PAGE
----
their land and put It Into this crop.
Bot In the long run it will generally
be found that a wood lot is a very im?
portant part of a farm. Wood for
cooking and heating purpses and
fence posts and other timbers must
be secured from some source, and
why not from the home woodlots?
"The yellow pines are good seed
era, restocking the ground with young
pines, thus providing for a future for?
est without any labor or expense on
the part of the land owner. Fires do
great damage and should never be al?
lowed to run over the ground. They
do not improve the grazing to any
great extent, and they kill the young
seedlings and impair the vitality of
"While It Is desirable to retain
wood lots throughout the central part
of the State, it Is exceedingly Impor?
tant vo keep Intact the forests on the
mountains along the northwestern
boundary. There Is a very close con?
nection between the forests of that
region and the stream flow. The
heaviest rainfall In the State is along
the Blue Ridge Mountains. The soil
Is quite susceptible to erosion and
deep gullies are quickly formed dur?
ing heavy rains, where the surface
of the ground is unprotected.
"When rain falls on a forest, a
large part of it strikes th leaves or
limbs of the trees; its voloclty is
greatly Impeded, and it falls gently
to the ground. The underbrush fur?
ther breaks the force of the rain. The
dense ground cover of leaves, twigs
and dead wood, which is found
wherever forests conditions prevail.
Is of sufficient absorbant power to re?
tain a large part of the precipitation,
slowly Altering It Into the soil be?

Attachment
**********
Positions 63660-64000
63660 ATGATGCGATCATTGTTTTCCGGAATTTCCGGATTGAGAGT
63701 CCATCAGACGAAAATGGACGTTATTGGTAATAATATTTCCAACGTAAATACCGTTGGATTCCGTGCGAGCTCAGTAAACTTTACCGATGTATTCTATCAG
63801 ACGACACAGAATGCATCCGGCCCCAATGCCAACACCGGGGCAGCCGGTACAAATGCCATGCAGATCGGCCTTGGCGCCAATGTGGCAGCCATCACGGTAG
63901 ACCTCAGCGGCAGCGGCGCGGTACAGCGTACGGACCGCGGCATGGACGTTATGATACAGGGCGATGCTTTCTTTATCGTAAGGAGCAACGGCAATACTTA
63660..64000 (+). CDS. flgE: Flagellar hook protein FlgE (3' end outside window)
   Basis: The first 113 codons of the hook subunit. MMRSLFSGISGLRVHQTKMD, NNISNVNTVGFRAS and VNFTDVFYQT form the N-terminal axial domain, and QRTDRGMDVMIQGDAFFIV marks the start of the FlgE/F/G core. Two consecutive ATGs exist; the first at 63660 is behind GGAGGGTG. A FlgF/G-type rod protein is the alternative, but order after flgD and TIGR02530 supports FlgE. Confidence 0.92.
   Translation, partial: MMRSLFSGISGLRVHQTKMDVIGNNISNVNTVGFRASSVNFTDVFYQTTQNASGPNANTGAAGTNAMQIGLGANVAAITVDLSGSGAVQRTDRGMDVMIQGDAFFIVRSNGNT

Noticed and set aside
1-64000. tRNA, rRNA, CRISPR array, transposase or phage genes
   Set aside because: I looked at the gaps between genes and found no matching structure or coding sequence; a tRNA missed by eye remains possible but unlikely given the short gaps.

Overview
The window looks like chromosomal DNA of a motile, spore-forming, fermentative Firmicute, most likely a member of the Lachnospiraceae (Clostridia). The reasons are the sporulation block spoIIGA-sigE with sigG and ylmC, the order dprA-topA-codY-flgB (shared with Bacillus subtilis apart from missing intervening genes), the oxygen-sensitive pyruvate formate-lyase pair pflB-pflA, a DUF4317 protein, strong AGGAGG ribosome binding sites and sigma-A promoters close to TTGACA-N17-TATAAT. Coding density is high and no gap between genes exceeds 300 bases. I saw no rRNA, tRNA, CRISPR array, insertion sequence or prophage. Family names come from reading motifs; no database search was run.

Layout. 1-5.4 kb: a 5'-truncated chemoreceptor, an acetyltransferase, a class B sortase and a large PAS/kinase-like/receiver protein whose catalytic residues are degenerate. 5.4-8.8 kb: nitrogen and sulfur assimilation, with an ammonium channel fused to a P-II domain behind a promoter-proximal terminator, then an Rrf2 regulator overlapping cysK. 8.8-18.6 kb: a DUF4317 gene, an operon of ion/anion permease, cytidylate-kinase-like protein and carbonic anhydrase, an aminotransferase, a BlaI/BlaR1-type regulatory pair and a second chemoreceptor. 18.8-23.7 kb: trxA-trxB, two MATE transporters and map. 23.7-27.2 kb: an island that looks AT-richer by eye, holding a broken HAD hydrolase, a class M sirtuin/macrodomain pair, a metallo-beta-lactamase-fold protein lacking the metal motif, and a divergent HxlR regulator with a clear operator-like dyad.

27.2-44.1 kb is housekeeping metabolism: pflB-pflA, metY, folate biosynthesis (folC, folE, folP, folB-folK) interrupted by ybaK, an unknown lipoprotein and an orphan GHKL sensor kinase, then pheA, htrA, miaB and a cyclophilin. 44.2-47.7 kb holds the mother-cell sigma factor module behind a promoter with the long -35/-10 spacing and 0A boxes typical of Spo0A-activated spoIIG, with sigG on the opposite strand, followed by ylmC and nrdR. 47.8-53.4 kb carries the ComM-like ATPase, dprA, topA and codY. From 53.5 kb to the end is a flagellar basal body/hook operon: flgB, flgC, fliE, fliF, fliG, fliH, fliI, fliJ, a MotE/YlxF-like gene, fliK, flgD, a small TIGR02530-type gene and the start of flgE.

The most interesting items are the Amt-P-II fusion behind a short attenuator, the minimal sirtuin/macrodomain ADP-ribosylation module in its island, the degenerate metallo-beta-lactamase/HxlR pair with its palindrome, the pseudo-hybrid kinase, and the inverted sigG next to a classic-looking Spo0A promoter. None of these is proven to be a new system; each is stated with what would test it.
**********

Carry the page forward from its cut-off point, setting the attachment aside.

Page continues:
neath. The roots of the trees reach
down into the ground for a consid?
erable distance, the tfny root-hairs
dissolving the nutrient mineral salts
found In the lower strata of the soil,
and appropriating them for the use
of the trees. The fertility thus ob?
tained from the soil is not perma?
nently removed, but, being largely
deposited In the leaves, Is returned
to the soil when the leaves fall and
"The mat of leaves, etc., under the
trees does not readily wash away,
even on steep hill sides. The rainfall
mm through It. finding its way at
last to the creeks and rivers, welling
their volume greatly .but not to the
extr eme point which they reach when
fed by waters Mowing from denuded
In a well timbered country the for?
ests act as great store houses of wa?
ter, giving it up to the natural drain?
age channels at all seasons with reg?
ularity. Floods, while not absolute?
ly unknown, are seldom destructive.
' When the trees are removed from
any raountaineous region of heavy
ralifall, like the Southern Appala?
chian country, the water collects in
rix llets, which coalesce, forminr
larger streams and soon swift flowing
currents of water are pouring into
the creeks, which necessarily rise. The